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How Do I Know When My Cataracts Need to Be Removed?

Cataracts are an inevitable part of aging. Everyone will experience them at some point in their life.

 As cataracts develop, vision gradually becomes worse. Eventually, cataracts can lead to complete vision loss.

However, cataract surgery is a safe and effective procedure that can restore your vision and even allow you to experience less dependence on visual aids. Keep reading to learn how to know when your cataracts need to be removed!

What Are Cataracts?

Cataracts are a clouding of the lens of the eye. Normally, the lens is a transparent piece of tissue that rests behind the iris inside the eye. 

As light passes through it, it shifts and adjusts to refocus light. There are proteins inside a healthy lens, but these proteins are arranged in a specific way.

Eventually, these proteins begin to break down and clump together, causing a clouding of the lens. At first, cataracts have no noticeable effects on your vision.

The clumps of protein are small enough that light passes over them with no issue. As the clumps of protein grow, they also become darker and change in color.

Eventually, they will begin to block out light and distort your vision.

Do you think it may be time for you to have cataract surgery?

Schedule a cataract evaluation today

What Other Symptoms Of Cataracts Are There?

Cataracts affect your vision in more ways than one. In addition to darkening your eyesight, they can do the following.

Cataracts Can Cause Glare

Cataracts may cause the light that enters your eye to scatter. Instead of being focused directly, the light bounces inside your eye.

Cataracts Make Night Vision Worse

The effects of cataracts are stronger at night when there is less light available. You’ll likely notice this when trying to drive, as well as glare from oncoming traffic.

Cataracts Can Make Halos Around Lights

You may also notice rings forming around the headlights of oncoming traffic. Cataracts can cause strange visual aberrations in your vision.

Cataracts Can Cause Colors to Fade

As cataracts develop, they begin to change color. You may notice your vision starting to become more brown or yellow, like a filter is being placed in front of your eyes.

Reduced contrast makes the world around you seem dull and muddy.

Cataracts Can Cause Double Vision in One Eye

Cataracts can cause the shape of your lens to change. This can interfere with clarity even before the cataract darkens.

You may see multiple images in one of your eyes temporarily as the cataract develops.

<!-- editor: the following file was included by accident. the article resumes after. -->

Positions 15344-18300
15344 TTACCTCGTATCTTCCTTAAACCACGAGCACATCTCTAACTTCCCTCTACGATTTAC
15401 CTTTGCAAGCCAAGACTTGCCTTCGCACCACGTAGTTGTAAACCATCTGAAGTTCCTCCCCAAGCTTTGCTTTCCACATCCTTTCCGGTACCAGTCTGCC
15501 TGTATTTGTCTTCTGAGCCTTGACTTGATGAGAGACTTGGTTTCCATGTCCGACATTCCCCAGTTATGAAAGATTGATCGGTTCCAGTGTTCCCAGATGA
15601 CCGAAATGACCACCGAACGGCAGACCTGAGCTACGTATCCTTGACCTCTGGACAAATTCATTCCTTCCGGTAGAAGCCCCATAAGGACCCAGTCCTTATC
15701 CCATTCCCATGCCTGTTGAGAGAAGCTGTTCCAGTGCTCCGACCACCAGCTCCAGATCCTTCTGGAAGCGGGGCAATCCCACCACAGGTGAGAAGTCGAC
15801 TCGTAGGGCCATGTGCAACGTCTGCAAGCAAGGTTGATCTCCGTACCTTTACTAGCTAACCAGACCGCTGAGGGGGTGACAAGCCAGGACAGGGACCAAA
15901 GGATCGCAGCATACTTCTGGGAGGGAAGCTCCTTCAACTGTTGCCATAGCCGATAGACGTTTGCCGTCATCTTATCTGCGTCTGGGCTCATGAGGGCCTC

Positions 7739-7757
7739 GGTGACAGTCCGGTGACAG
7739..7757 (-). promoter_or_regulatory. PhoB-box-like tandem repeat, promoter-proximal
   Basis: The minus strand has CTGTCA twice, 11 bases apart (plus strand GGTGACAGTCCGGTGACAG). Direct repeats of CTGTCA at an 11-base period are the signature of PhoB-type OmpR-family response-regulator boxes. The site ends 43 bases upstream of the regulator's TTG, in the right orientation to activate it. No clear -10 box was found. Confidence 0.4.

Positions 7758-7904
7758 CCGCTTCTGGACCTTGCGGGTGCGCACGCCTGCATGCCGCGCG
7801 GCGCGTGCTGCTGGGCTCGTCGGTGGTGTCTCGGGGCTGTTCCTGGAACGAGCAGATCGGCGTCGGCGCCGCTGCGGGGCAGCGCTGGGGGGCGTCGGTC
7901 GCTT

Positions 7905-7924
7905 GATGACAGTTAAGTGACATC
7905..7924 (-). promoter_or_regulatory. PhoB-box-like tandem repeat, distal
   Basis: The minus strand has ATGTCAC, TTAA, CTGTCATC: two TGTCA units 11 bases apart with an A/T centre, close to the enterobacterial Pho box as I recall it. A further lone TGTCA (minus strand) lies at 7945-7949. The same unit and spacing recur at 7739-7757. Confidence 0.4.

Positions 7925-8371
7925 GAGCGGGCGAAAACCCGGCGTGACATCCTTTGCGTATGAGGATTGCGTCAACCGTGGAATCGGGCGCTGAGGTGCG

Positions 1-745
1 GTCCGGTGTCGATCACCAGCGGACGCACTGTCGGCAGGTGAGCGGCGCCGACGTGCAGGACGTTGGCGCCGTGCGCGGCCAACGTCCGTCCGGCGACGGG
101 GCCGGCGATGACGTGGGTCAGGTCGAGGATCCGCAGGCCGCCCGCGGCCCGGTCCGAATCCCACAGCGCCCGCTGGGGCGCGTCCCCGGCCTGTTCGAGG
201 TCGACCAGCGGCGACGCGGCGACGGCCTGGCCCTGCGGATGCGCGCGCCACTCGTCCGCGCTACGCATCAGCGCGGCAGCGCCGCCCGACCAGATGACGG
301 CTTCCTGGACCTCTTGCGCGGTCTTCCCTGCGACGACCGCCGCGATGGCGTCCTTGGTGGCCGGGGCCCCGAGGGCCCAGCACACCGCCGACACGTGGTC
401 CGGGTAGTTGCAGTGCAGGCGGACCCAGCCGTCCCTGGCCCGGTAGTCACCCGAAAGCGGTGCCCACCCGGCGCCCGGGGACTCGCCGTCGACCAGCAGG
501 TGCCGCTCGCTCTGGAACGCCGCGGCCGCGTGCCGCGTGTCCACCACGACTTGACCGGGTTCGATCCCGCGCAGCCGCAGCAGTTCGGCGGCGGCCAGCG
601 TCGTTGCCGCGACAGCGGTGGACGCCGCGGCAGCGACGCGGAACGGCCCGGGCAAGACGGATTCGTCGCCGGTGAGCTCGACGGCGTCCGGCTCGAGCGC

Do you think you may be experiencing symptoms of cataracts?


Do I Need Surgery For My Cataracts?

The only way to restore vision affected by cataracts is to have them removed during cataract surgery. Cataract surgery is very safe.

Cataract surgery has been performed for many years, and modern medicine is constantly improving the practice. In fact, cataract surgery is considered to be one of the safest surgeries in the world.

Cataract surgery is also one of the most common procedures performed in the world. The risk of complications still exists, but it is incredibly low.

Recovery from cataract surgery is also fast and easy to get through.

What Happens During Cataract Surgery?

Cataracts are a part of the natural lens of the eye. Because of this, cataracts cannot be separated from the lens.

Instead, the goal of cataract surgery is to remove the natural lens and replace it. The device that replaces your natural lens is called an intraocular lens or IOL.

IOLs are made of a strong and flexible material so that it can last the rest of your life. The IOL is inserted into the same place as your natural lens after the natural lens has been removed.

To remove the natural lens, your cataract surgeon first has to open the cornea. The incision in the cornea is extremely small.

This allows your eye doctor to close the opening with the same tissue, which reattaches to itself quickly. Once the cornea is opened, then your cataract surgeon uses a special instrument to break apart the natural lens inside the eye.

The pieces can then fit through the pupil and the opening with gentle suction. After the IOL is inserted, the cornea is closed, and no stitches are required.

What IOL Should I Choose?

There is no one-size-fits-all IOL. What's right for one person may not be right for another.

You can customize your vision with your IOL selection based on your needs and preferences. Monofocal IOLs are the most basic options available.

While they are more cost-effective than premium IOLs, they only provide a fixed focus, either close up or at a distance. Premium IOLs can correct vision at near, far, and even intermediate ranges.

They allow you to switch between focuses with ease, and may even make your eyesight better than it's ever been.

Center for Total Eye Care offers a wide array of premium IOL choices from trusted brands. Your eye doctor will help you determine which is best for you when it's time for cataract surgery.

Are you experiencing symptoms of cataracts? Schedule a cataract evaluation at Center For Total Eye Care in Westminster or Eldersburg, MD, today!